We first studied Bible Geography 101, looking at flyover filming of the Galilee District (Galilee, Caesarea Philippi, Capernaum, Nazareth, Cana, and Megiddo) and the Central Hill Country (Jaffa/Joppa, Jericho, Bethany, Jerusalem, and Bethlehem). Very cool. Next we studied some familiar Bible passages and their meaning to 1st century Christians, like "the land of milk and honey," the barrenness of Elizabeth and Zechariah, John the Baptist, village culture in the Prodigal Son story, the raising of Lazarus, the Last Supper and the Tri-clinian Table, and the last words of Jesus. We also learned the idea of a "remez": hinted meanings that hearken back to a certain phrase or story earlier in the Old Testament. Modern examples of "remez" are if I start out "Mary has a little lamb," you're going to give the next line, "and his fleece was white as snow," or if I sing, "O beautiful, for spacious skies," you'll sing, "For amber waves of grain, /For purple mountains majesty, /Above the fruited plain." Just a word or two hearkens to something in our culture, and we can finish the line, verse, song, etc. But in the 1st century Jewish culture, everyone knew the Old Testament so well that every young man at his Bar Mitzvah had memorized the entire Old Testament! So just as we can finish a nursery rhyme or a song, the people of the first century could hear a phrase and immediately put it in its context. For instance, the "Son of Man" phrase that Jesus calls Himself over and over refers back to the prophecies of Daniel 7 which tell of the Messiah that is coming. So "Son of Man" equals "prophecies of the Messiah" to the Jewish audiences of Jesus, and they knew whom He was claiming to be. The rabbis and Bible writers were able to use the "remez" 'shorthand' and still invoke the longhand meaning, but as our culture does NOT memorize the entire Old Testament -- and many Christians have never EVEN read the Old Testament at all -- the "remez" intended by the original writer's meaning is lost. There are at least 250 direct uses and many, many more indirect uses of "remez" in the New Testament.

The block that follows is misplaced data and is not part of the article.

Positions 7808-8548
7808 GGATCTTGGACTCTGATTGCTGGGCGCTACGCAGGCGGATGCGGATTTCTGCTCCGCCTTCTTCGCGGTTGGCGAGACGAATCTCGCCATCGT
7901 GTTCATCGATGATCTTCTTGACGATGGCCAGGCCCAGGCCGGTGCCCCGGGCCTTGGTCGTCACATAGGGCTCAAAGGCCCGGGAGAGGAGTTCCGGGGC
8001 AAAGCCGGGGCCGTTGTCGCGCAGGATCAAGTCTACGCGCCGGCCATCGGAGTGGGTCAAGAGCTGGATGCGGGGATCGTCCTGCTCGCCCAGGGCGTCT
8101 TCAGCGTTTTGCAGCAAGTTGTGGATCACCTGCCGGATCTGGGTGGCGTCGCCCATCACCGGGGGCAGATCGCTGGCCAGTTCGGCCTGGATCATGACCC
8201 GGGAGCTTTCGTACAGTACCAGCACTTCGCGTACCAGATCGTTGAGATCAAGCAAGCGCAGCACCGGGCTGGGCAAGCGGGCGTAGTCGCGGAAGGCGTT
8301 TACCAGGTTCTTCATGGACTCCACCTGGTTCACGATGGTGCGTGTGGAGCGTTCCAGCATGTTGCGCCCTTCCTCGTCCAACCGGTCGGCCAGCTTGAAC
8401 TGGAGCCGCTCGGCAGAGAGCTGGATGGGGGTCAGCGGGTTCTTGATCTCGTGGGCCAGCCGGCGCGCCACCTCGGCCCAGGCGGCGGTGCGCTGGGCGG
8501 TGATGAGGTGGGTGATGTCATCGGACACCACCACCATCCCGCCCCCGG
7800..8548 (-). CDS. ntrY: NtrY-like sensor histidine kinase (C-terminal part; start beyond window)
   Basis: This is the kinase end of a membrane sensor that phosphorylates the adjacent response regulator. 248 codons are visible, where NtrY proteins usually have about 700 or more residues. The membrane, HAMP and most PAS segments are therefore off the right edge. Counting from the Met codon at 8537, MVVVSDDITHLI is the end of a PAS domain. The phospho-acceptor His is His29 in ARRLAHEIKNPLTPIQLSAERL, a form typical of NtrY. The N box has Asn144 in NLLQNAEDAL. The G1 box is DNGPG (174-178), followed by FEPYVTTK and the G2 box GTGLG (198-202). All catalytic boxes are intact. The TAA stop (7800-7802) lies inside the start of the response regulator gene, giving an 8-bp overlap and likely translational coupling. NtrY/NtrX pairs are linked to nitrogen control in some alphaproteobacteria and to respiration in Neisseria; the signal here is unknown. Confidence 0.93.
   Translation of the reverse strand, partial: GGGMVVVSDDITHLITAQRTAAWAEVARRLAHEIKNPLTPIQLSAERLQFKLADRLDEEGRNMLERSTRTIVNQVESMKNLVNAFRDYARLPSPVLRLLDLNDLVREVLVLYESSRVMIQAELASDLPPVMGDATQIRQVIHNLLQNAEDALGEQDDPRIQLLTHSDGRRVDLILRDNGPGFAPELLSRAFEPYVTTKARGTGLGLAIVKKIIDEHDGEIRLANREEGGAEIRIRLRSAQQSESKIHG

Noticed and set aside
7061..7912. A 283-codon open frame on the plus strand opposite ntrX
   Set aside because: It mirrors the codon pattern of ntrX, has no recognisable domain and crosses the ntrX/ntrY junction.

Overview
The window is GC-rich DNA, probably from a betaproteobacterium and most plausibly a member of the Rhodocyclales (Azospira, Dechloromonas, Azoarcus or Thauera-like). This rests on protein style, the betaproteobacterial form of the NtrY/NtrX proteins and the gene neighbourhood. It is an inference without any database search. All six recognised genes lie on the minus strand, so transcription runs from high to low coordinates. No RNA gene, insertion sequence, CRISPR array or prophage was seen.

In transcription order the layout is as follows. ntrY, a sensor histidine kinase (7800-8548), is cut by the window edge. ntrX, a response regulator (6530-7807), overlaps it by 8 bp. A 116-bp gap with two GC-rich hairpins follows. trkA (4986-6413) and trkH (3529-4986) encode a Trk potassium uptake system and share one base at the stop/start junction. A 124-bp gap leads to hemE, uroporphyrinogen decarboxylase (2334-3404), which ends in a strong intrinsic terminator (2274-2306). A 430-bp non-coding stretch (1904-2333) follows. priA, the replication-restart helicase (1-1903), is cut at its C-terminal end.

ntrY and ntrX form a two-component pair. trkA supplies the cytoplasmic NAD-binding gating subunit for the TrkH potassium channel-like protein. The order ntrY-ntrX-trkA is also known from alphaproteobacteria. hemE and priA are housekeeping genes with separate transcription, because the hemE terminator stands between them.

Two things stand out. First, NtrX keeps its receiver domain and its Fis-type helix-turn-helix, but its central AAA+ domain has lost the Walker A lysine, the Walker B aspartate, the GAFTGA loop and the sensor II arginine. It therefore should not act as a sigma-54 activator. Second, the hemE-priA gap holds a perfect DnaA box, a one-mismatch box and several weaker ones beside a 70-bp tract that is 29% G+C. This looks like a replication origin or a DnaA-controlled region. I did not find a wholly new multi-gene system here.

Many of these "shorthand" phrases were explained to us, plus we looked at the entire Middle Eastern Worldview of a Biblical passage, including the history, literary form, linguistic composition, village life, religious culture, Roman culture, Messianic prophecy, the climate, topography, proximities, physical site, and agrarian life. But for us trying to read the Scriptures twenty centuries later, we have a hard time as we've lost the vast majority of the context and instead of gaining a first century eastern mindset, we end up trying to filter the Scriptures through a set of western paradigms: evangelical mindset, churches, denominations, experiences, achievement, and more. So we need to learn how to rightly handle the Word of Truth so that we can be transformed by the Scriptures, and we are to do so by reading the text, adding in original context, kinetic visuals, and cultural insights.